Electric Last Mile Solutions (ELMS) is an electric vehicle startup entering the commercial fleet space as a new manufacturer of EV urban delivery vans with a focus on creating products aimed at the booming e-commerce industry as well as growing corporate sustainability initiatives.
The company is designing EV delivery vans targeted for final-mile fleets operating in urban environments and expects its first product launch in Q3 2021, ELMS said.
With the launch the company is also ensuring that it is developing a product aimed at giving fleets a low total cost of ownership (TCO), an essential component to what every fleet manager looks for in vehicles it acquires.
More specifically, ELMS is producing the new urban EV delivery van to tap into an underserved market of the fleet space, according to the company, with a particular focus on the Class 1 Commercial vehicle segment.
“The demand for cost effective solutions to support the e-commerce ecosystem is overwhelming. This industry promises rewards to first movers who can deliver value-driven solutions,” said James Taylor, CEO of ELMS. “ELMS is solely focused on the commercial vehicle market. Our products are designed to provide the most cost-effective, reliable and customized solutions for the last-mile delivery of goods and services.”
Fleets with shorter-distance delivery routes are a key area of focus for ELMS. This is important, as the company is focusing on a product that doesn’t demand the same level of power found in EV segments higher than Class 1, meaning the batteries of the vehicles that are being produced don’t need to be as expensive, equating to a more cost-effective end product.
“One of the reasons that electric vehicles are such a premium is because of the size of the battery,” said Taylor. “In these urban deliveries, the last-mile short distance vehicles are not going very far. So they don’t need bigger, more expensive batteries. It doesn’t take a very big battery to give fleets more than an adequate range that satisfies the duty cycles these vehicles are typically in.”
The delivery vehicle will feature a range of 150 miles, with the capability of being fully charged in as little as two hours, according to the company.
It will also feature a cargo capacity of 170 cu.-ft.
The plant in Mishawaka, Indiana will have the capacity to produce 100,000 commercial vehicles per year, the company said.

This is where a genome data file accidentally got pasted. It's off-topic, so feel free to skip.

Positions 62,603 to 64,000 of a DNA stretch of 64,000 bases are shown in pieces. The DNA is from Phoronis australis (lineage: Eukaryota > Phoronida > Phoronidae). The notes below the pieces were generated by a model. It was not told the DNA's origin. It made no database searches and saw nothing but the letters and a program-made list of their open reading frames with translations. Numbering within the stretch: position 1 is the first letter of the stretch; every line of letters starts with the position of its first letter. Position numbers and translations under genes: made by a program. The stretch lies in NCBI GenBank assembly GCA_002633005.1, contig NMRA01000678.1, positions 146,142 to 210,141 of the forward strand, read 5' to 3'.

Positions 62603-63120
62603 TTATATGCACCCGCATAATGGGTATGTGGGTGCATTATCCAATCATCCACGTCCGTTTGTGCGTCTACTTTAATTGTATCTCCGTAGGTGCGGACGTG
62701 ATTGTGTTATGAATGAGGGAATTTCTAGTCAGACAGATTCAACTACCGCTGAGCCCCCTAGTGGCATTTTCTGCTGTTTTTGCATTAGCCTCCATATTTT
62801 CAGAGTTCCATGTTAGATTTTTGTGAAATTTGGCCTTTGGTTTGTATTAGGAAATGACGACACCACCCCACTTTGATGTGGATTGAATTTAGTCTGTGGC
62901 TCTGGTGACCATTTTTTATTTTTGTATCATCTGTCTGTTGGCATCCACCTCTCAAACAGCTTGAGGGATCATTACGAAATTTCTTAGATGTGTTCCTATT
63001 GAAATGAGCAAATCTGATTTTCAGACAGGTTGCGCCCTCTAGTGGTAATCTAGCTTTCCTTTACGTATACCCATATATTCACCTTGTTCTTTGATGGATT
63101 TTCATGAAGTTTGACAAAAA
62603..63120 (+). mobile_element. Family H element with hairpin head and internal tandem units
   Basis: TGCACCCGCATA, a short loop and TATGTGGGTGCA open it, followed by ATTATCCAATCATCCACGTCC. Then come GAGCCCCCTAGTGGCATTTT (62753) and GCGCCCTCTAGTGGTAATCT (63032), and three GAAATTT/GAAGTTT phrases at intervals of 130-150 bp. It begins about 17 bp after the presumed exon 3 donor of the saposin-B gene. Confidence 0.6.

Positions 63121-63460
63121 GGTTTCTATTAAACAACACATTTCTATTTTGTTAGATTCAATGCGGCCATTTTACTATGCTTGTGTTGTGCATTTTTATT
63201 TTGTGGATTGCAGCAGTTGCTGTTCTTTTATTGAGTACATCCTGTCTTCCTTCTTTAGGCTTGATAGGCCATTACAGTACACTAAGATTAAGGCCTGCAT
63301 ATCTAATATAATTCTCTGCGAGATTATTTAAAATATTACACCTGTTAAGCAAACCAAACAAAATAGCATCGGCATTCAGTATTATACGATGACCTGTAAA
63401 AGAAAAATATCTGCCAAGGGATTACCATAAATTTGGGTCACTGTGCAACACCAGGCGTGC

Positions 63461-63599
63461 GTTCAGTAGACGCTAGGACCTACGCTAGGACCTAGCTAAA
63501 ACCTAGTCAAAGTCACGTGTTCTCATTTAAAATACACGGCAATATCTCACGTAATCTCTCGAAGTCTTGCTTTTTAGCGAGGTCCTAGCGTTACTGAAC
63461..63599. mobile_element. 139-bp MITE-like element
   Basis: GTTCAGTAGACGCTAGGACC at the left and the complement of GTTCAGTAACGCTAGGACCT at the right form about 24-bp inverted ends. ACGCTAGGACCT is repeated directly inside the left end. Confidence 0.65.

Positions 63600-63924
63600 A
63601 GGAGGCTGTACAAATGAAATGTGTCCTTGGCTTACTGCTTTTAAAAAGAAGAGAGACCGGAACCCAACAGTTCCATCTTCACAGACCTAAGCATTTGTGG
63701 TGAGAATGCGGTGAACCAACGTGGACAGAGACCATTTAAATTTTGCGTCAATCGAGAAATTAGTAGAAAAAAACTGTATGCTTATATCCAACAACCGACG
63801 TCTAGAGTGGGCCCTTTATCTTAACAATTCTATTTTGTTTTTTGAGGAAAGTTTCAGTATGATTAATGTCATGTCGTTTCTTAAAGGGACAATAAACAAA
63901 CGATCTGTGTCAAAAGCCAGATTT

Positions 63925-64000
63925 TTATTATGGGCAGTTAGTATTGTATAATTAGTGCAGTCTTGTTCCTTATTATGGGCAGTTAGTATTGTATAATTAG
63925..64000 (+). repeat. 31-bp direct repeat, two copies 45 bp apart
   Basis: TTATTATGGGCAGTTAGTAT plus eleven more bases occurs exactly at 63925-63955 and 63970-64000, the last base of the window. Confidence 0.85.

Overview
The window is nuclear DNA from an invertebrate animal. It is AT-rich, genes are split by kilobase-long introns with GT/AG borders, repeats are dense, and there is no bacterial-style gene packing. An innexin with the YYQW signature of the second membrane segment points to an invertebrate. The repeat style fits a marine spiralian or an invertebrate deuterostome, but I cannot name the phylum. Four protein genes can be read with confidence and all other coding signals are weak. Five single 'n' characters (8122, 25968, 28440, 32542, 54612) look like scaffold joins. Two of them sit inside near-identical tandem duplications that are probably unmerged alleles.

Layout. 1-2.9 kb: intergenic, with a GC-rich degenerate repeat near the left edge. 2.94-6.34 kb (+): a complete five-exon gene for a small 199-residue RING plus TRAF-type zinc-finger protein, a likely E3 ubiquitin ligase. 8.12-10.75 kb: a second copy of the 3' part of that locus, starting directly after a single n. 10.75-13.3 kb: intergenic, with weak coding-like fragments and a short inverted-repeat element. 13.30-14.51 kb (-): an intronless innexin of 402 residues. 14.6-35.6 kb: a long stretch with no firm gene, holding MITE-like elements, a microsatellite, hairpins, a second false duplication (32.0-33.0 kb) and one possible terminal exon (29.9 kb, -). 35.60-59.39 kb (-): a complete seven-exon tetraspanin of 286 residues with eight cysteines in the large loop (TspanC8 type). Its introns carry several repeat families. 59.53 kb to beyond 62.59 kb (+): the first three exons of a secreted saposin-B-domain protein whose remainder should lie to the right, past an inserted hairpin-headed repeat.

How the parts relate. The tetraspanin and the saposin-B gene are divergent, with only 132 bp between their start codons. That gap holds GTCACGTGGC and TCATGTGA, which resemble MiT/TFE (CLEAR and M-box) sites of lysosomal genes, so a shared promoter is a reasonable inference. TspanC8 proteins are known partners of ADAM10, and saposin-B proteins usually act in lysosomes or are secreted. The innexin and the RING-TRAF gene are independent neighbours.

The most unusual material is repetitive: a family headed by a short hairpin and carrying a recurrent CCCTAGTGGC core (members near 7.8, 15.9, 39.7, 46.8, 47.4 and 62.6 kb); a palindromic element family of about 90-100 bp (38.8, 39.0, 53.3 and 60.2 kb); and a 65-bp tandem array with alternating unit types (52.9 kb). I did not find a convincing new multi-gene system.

ELMS had a soft launch in August 2020, and currently has over 30,000 pre-orders from customers including leading brands and some of the largest fleet managers and dealers in the country.
Low Total Cost of Ownership
The company’s electric delivery vans will have pricing equivalent to Class 1 commercial ICE vehicles, but the additional fuel savings and lower maintenance costs — due to fewer moving parts to damage, fewer fluids to service, less wear per mile on the brakes by way of regenerative braking — help achieve the vehicle’s lower TCO.
“That sets up the beginning of the total cost of ownership equation, where you’re not trying to save your way out of the deficit; you start equal from the beginning and then the savings the electric vehicle creates is net savings right from the first day,” said Taylor.
Other EV pricing pain points will be further alleviated by the $7,500 federal tax credit for electric vehicles, Taylor added.
ELMS is also tapping in the space to fulfill the needs of corporate sustainability goals.
“The corporations that we’ve approached have the possibility of converting some of their fleet to EVs, and that’s really welcomed with open arms because of the ability for them to reach toward their carbon neutral footprints of whatever their goal is 2025 or 2030, depending on how aggressive they are,” Taylor said.
ELMS vehicles will also feature advanced onboard and over-the-air data and telematics that allow fleet managers to engage in business planning and fleet tracking for optimal efficiency, the company said.
The connectivity technology built into the EV delivery van will also help provide technology-based service updates for its vehicles via over-the-air capabilities.
“From a maintenance and service standpoint, we’ll be able to send upgrades and repairs back to the vehicle. And therefore, fleets won’t need to take them off the road and do those software enhancements at a garage or dealership, creating downtime,” Taylor said.
ELMS is also collaborating with Geotab as part of its product rollout, and its line of products will be available on Geotab’s Electric Vehicle Suitability Assessment (EVSA) tool.
This EVSA solution is designed to help enable fleets to go electric by analyzing a fleet’s existing telematics data and creating an electrification recommendation based on each vehicle’s distinctive driving patterns.
Originally posted on Automotive Fleet
See all comments